The Chapel of the Sacred Heart
The Chapel of the Sacred Heart is a neo-gothic gem, in which architect J.J. McCarthy (1817–82), son of a Kerry family that settled in Dublin, drew on the nineteenth-century revival of medieval architectural styles and infused them with Irish overtones. More than that, it is a sacred space, illuminated in the artistry of its stained-glass windows. The chapel was refurbished in the 1920s under the direction of Mother Ita Macken, and completed with the installation of Harry Clarke’s windows, which Mother Ita commissioned at a cost of £1,000 in 1922. These beautifully crafted windows illustrate the life of Christ from his birth to his resurrection.
The altar of the chapel is dedicated to the Sacred Heart, as is clear from the Sacred Heart, symbol of Christ’s love for us, neatly displayed on the tabernacle door and on the front of the altar table. The window directly behind the altar depicts the Apparition of the Sacred Heart to St Margaret Mary Alacoque. The altar was designed by R.M. Butler and sculpted by George Smith. Rudolf Maximilian Butler, to give him his full name, was a leading church architect of the period and also designed what is now the National Concert Hall, Dublin. He was appointed head of University College Dublin’s Department of Architecture in 1924, a post he held until his death in 1943.
Butler designed the sanctuary also, decorating its walls with colourful Italian marble tiles. On the lower section of the walls are twenty-four panels adorned with special symbols, such as the oak tree, symbol of the Presentation Order. Other symbols displayed include the vine, the chalice, a Celtic cross, and symbols related to the Passion – the crown of thorns, nails, the spear and the sponge – which depict different aspects of Christ’s saving passion, death and resurrection, the great mystery of the Christian faith, which the Sisters celebrated and gave thanks for in their daily Eucharist. The Sisters also left a charming ‘thank-you’ on the end panel of the wall, on the left: a hammer and rule in memory of the builders.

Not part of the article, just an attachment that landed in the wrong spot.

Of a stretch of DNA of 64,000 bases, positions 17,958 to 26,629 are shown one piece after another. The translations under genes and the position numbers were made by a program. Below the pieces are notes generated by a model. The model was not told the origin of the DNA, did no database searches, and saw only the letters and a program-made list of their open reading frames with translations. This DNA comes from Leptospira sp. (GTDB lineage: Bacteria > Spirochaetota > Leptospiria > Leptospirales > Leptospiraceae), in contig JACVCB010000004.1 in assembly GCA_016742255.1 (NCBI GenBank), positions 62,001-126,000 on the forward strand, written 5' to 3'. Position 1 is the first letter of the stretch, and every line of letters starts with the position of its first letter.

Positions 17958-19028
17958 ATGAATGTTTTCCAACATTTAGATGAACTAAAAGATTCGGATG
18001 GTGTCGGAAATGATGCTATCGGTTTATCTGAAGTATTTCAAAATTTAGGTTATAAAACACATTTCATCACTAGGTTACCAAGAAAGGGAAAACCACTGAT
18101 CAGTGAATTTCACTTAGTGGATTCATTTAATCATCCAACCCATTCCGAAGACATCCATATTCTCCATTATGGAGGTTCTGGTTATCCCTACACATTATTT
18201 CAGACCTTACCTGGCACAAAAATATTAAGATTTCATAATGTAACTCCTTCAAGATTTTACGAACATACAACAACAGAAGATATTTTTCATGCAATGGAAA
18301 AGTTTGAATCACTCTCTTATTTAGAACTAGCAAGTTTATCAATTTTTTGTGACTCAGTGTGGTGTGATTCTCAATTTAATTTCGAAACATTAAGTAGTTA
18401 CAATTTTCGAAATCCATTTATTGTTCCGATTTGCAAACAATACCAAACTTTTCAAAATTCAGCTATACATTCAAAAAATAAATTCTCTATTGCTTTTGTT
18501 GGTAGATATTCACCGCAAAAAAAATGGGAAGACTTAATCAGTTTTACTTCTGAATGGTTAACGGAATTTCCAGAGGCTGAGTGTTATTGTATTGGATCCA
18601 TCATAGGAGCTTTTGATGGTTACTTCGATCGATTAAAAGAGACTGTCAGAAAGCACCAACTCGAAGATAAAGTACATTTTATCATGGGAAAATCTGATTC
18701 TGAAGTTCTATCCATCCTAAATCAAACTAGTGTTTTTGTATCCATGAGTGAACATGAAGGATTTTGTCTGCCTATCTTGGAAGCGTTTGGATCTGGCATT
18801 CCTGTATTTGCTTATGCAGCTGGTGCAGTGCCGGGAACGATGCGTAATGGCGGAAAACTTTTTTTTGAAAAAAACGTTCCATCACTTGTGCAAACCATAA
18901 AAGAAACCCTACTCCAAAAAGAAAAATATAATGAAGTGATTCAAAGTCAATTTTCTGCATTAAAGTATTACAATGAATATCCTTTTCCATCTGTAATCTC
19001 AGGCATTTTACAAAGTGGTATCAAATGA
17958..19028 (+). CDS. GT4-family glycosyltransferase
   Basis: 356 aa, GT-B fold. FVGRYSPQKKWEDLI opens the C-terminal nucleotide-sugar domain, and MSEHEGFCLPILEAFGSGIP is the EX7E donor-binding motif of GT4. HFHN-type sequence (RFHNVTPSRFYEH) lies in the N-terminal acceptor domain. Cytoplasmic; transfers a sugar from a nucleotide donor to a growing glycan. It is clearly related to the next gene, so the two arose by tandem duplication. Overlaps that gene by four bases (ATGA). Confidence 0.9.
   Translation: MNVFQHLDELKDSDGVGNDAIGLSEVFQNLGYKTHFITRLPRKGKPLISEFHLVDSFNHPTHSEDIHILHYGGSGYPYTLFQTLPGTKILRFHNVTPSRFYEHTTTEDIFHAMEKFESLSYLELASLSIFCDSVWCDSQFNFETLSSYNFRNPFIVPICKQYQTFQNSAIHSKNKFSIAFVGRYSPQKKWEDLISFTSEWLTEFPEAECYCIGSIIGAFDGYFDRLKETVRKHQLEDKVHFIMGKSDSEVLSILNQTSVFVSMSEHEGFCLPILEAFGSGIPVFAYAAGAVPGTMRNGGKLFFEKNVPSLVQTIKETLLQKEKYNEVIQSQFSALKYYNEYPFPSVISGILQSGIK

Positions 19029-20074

Choir stalls are ranged along each side of the main body of the church, underneath the Stations of the Cross. The Sisters each had their set place. The novices sat closest to the altar, while the Mother Superior and the Mistress of Novices were seated on either side of the entrance. Carved from Spanish oak, the arches of the stalls are mounted with the oak-leaves-and-acorn symbol of the Order. The Sisters chanted the call and response of the Office and hymns, antiphonally, one side to the other in dialogue fashion, then turned towards the altar for the Gloria Patri. The hinged seats lifted up as the nuns rose for those parts of the Liturgy where they were required to stand; underneath each seat is a protruding ledge, specifically for the elderly Sisters to rest on while still appearing to stand. In the medieval tradition these ledges were known as misericords (derived from the Latin word for the mercy or compassion shown towards the infirm or elderly) and were ornately carved, often depicting a secular and humorous scene or theme.